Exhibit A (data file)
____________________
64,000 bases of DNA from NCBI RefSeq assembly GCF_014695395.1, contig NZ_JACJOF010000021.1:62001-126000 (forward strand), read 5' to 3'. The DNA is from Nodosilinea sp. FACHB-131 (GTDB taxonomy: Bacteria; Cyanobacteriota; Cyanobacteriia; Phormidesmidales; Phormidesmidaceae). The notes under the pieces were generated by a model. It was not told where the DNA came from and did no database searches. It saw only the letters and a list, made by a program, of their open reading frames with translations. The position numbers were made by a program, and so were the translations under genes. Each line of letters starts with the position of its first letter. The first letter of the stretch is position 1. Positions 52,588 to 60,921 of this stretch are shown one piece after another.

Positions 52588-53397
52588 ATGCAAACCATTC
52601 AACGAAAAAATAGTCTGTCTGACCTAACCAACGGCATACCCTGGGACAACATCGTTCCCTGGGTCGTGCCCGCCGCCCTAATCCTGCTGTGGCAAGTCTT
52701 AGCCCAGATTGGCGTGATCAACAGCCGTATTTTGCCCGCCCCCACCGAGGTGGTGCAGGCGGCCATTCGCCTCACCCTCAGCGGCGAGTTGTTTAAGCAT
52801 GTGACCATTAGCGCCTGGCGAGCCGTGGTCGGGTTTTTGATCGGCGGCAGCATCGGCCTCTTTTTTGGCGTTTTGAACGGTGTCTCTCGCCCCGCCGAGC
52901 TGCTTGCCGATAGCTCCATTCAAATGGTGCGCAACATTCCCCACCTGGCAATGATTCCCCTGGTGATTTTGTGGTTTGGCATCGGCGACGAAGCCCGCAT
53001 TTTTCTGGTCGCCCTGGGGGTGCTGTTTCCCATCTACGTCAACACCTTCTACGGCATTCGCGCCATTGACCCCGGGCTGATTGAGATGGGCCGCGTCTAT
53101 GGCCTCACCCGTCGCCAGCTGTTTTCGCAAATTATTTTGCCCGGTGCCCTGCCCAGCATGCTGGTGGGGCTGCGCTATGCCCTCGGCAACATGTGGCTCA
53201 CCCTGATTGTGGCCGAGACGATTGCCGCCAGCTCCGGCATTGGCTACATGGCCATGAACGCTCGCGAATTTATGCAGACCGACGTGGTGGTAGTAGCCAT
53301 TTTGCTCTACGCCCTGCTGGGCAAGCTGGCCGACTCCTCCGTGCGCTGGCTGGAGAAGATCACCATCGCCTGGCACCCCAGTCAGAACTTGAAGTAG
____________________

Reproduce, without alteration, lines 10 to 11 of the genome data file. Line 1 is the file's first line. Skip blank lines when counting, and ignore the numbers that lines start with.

53201 CCCTGATTGTGGCCGAGACGATTGCCGCCAGCTCCGGCATTGGCTACATGGCCATGAACGCTCGCGAATTTATGCAGACCGACGTGGTGGTAGTAGCCAT
53301 TTTGCTCTACGCCCTGCTGGGCAAGCTGGCCGACTCCTCCGTGCGCTGGCTGGAGAAGATCACCATCGCCTGGCACCCCAGTCAGAACTTGAAGTAG